Friday, June 19, 2009

Committee Reporting and Vetos

(News-Herald, June 18) Everyone who has ever served on any kind of board knows the process:
There’s a new project that needs to be handled, so first, you beat bushes, twist arms and otherwise pummel folks with clichés in an attempt to put together the committee that has to do the project handling. Then the handful of willing members (minus the ones who said they would serve but who will never actually show up) carve out time to meet, discuss, study up on their own, read old reports, consider alternatives, explore possibilities, etc etc etc and also etc. After many many many hours and perhaps more than a bit of soul-searching and heated discussion, the committee will finally come up with a plan.

At this point they will bring the plan back to the larger group, at which point they’ll get to field some questions. Some of these are legitimate:
“What were your criteria?” What yardstick did you use? Cheapest? Closest? Most gerbils per square hectare?
“How did your solution measure up?” Does this one provide, in fact, the most gerbils per hectare?
These are important and legitimate questions. A good committee presentation has already answered them; a bad committee can’t answer them. The worst illegitimate committee doesn’t know the answer. Instead, they picked their solution first, and then spent their time as a committee making a case to support that solution, the only solution they ever seriously considered.
They may try to hide their poor work by claiming that their solution is “just common sense” or “obviously, the only way.” All they’re really saying is, “We didn’t do our homework. We just picked the answer we like best.”
A legitimate committee can answer the criteria questions easily. But even if they navigate the legitimate questions, they’ll still have to deal with questions like these:
“Could you just walk us through the steps that got you to this decision” or some other question that basically boils down to “Tell me everything I’d know if I had sat through the hundreds of hours of meetings myself.”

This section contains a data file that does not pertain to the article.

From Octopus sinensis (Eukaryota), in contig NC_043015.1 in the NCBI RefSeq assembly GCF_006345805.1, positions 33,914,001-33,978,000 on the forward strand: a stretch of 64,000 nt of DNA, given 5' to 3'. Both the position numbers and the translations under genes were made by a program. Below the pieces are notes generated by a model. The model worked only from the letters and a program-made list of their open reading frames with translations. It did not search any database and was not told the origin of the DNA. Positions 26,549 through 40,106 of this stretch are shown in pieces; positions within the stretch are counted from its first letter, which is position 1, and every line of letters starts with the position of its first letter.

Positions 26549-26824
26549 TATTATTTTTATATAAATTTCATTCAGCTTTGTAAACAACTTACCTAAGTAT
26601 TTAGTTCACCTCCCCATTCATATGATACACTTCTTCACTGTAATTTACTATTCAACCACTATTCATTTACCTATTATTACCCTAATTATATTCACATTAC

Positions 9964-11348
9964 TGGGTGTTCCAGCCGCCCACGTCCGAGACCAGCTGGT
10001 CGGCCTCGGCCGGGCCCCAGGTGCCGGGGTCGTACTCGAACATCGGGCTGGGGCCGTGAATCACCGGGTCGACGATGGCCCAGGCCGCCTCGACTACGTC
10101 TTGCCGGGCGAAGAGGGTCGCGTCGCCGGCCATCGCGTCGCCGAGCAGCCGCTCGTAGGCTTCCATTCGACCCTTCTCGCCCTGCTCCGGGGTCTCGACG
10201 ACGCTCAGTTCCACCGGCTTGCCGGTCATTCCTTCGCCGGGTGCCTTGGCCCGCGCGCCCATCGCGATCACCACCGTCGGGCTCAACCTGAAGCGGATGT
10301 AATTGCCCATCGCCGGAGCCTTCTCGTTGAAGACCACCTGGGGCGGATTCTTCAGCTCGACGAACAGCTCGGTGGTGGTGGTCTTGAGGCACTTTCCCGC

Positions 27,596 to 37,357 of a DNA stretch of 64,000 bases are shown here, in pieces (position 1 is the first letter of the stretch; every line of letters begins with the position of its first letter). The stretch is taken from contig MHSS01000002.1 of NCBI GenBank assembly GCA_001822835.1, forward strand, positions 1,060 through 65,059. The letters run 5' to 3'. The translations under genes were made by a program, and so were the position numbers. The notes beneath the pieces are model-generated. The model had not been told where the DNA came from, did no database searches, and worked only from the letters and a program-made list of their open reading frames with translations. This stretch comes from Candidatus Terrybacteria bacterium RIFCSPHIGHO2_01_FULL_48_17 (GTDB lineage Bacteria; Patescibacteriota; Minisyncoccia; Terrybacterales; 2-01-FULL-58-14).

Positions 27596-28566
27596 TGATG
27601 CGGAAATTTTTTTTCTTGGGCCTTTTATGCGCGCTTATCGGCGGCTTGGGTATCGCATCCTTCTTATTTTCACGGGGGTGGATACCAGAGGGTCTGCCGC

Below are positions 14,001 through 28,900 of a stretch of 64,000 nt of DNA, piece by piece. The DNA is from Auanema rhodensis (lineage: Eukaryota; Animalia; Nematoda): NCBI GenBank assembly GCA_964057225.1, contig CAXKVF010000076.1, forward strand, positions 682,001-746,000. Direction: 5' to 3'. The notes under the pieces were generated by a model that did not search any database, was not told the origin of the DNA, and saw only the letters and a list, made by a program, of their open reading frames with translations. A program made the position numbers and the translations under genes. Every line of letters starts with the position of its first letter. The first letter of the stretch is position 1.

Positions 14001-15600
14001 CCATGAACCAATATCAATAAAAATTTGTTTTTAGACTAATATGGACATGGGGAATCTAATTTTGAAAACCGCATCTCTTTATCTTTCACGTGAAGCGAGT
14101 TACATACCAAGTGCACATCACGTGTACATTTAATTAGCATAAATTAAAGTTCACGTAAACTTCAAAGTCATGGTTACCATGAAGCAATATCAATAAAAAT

“You really ought to consider Option X.” In this example, Option X will be something that the committee considered, discussed, and rejected two months ago.
“I don’t want you to do that.” This person just wants veto power over all decisions made by the group.
Maybe there’s no such thing as a stupid question. But there is still such a thing as questions that stupid people ask.
The people who ask these three questions will have one other thing in common—they will be people who had the opportunity to serve on the committee, and refused.
These are people who do not want to invest the time and effort in dealing with problems and issues, but they still want the power that comes with that investment.
They are first cousins to the people who take on a job, get someone else to do the work, and then come in at the end to pat everyone else (and themselves) on the back.
These are the folks who want veto power, who don’t want to help find solutions (that would be hard), but just want to be able to alter, edit or eject the solutions someone else comes up with.
(I’m not talking about bosses—actual bosses have the right and responsibility to alter, edit or eject. I’m talking about people who have not actually earned the right to take a hatchet to the work of their peers. Okay, maybe I am talking about one or two bosses.)
It’s tacky to try to cross the finish line when you haven’t run the race. It’s rude to make your premiere appearance at the theater on opening night and ask to play the lead.
And it’s the height of organizational obnoxiousness to avoid doing any of the work and yet show up to second-guess the people who actually got the job done. It’s a cheap way to avoid responsibility for the proposal while still claiming credit for involvement. It’s lazy. It’s cowardly.
The modern philosopher Stan Lee wrote “With great power comes great responsibility.” Power comes with a cost; if you aren’t willing to pay the price in time and effort, don’t try to swoop in at the last moment to steal it. Veto power is for people who have been involved in the journey, not for people who sat it out on the couch.

1 comment:

Joe said...

Or maybe our resident committee member just needs to vent a little... Those who sit back and let others drive may not be entitled to dictate the destination. But that doesn't mean they must shut up and be grateful for wherever they end up. With great power comes great likelihood being hit with potshots.

BTW, Lee as philosopher - I like that!

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